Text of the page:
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Sunday, July 03, 2011

Does Existentialism Entail Ethical Relativism?

One of the questions we discussed in my summer existentialism class was that of whether existentialism, as laid out by Simone De Beauvoir, entails ethical relativism. My argument for the conclusion that it does went it as follows:

According to De Beauvoir, you should choose to be free. This means that what you should do depends on what has meaning for you. You should not do what tradition, authorities, caregivers, peers or culture dictate but rather what can add to the meaning of your life. Of course, this does not mean that because your parents told you to go to college, you should not go to college, but only that if you decide to go to college, it should be because it adds to the personal meaning of your life.

Now, "should", familiarly, comes in many different flavors. In "You should stop for red light", the "should" is a legal (and perhaps a prudential) "should". In "You should aim at maximizing true beliefs and minimizing false ones", the "should" is an epistemic "should". And in "You should wear a condom during sex" the "should" is a prudential "should", and so on.

"Should" in these senses can be overridden. For example, if you are taking a dying friend to the hospital, it needn’t be the case that you should stop for red light. If maximizing true beliefs and minimizing false ones implies sitting in your backyard counting leaves rather than going to class, you should go to class, not maximize true beliefs and minimize false ones. And if you are trying to conceive a child, you shouldn't wear a condom during sex.

These sorts of considerations count against there being a special ethical "should" alongside the legal, prudential and epistemic "should"s. For suppose otherwise. Then it could be that, ethically, you should speak the truth. But we all know that the "should" in this case can be overridden. If the Nazis are banging on your door, asking you whether you know the whereabouts of your friend, you should not tell them, even if you know. In this case, then, it cannot be that, ethically, you should tell the truth. We can conjure up similar scenarios for other things you might think you should do, ethically speaking.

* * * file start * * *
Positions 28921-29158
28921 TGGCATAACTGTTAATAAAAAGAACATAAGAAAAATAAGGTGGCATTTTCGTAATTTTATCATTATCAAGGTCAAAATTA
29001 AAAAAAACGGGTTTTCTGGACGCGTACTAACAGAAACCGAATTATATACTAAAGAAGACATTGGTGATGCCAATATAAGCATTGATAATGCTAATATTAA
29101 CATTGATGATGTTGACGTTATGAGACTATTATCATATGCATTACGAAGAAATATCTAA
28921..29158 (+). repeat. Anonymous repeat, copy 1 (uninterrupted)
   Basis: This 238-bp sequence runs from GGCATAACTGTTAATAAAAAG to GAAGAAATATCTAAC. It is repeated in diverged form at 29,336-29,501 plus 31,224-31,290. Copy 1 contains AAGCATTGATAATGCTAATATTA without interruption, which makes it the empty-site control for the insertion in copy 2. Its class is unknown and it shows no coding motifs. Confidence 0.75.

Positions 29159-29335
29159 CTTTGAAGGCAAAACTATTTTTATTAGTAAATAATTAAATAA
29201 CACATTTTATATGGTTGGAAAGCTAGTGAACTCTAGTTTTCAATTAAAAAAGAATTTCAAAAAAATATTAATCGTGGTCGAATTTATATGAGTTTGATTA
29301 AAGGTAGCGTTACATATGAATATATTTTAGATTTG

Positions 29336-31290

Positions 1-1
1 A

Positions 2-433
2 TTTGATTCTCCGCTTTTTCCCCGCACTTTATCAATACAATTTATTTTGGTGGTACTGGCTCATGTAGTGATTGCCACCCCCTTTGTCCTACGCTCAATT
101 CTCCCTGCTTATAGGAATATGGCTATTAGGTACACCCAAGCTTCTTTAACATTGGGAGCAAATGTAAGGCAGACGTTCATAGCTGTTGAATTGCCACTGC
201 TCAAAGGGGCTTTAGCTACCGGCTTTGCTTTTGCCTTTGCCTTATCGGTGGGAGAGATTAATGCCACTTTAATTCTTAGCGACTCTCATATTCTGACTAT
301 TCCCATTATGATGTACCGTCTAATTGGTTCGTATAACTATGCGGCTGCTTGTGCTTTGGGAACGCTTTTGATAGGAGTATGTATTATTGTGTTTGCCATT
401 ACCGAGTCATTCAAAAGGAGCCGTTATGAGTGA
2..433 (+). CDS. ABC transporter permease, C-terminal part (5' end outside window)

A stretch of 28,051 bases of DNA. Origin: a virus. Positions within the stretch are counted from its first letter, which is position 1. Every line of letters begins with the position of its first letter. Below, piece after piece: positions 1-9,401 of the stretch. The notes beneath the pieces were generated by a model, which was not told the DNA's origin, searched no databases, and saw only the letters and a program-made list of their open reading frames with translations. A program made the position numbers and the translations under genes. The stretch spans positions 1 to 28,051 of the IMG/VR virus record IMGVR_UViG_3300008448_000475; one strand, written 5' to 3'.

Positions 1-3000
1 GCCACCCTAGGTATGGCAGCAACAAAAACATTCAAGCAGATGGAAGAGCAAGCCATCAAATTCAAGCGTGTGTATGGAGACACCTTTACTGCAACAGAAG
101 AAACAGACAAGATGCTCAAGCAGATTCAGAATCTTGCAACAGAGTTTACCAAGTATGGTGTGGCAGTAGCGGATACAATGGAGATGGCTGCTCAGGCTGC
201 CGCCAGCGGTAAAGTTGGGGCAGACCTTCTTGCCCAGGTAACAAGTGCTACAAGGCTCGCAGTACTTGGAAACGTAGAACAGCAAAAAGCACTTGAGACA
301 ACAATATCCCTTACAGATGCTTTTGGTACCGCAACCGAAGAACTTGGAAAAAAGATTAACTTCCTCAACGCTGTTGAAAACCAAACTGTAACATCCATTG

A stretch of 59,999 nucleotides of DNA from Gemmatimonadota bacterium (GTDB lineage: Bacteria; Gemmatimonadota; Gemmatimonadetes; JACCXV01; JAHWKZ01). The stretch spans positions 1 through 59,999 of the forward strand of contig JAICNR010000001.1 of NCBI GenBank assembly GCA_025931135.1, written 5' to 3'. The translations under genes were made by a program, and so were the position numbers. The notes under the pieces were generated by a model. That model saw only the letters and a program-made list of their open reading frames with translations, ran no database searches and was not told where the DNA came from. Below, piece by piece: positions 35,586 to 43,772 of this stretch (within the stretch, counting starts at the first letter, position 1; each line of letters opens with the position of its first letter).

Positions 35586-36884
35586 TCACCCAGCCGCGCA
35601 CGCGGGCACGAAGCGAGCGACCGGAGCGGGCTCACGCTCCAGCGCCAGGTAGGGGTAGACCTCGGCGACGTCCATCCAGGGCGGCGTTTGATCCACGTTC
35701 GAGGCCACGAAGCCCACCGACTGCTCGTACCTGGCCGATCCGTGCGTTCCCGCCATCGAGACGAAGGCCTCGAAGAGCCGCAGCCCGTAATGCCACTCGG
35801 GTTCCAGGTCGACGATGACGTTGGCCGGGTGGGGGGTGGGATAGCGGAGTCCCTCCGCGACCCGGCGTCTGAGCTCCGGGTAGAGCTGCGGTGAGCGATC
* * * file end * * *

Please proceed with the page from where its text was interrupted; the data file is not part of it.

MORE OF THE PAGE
The lesson: Practical reason, and hence ethics, concerns what you should do all things considered. So, you should tell the truth in some situations but not in others. If there is an ethical "should", it’s the all-things-considered "should", and the all-things-considered "should" cannot be overridden.

Return now to the existentialist "should". De Beauvoir intends this modality to be an all-things-considered "should". In other words, she does not take it that you should do what adds to the meaning of your life only in some circumstances. She holds that you should always do what adds to the meaning of your life.

But we cannot have two all-things-considered "should"s. So, if existentialism is true, then the existentialist "should" is the only all-things-considered “should” around.

This then straightforwardly leads us to ethical relativism of a rather extreme kind. If it adds to the meaning of your life to kill the kind 90-year old lady next door who brings you delicious baked goods every Sunday morning, then you should kill her all things considered. You get the idea.

What can the existentialist say in response to this?

She could bite the bullet. But that just feels wrong (to me anyway).

Alternatively, she could argue that these kinds of issues don’t arise. This seems to be what De Beauvoir is getting at on p. 23 of The Ethics of Ambiguity. Here she says that we will eventually reason toward certain universal principles. As rational individuals, we won’t kill to add meaning to our lives, for instance.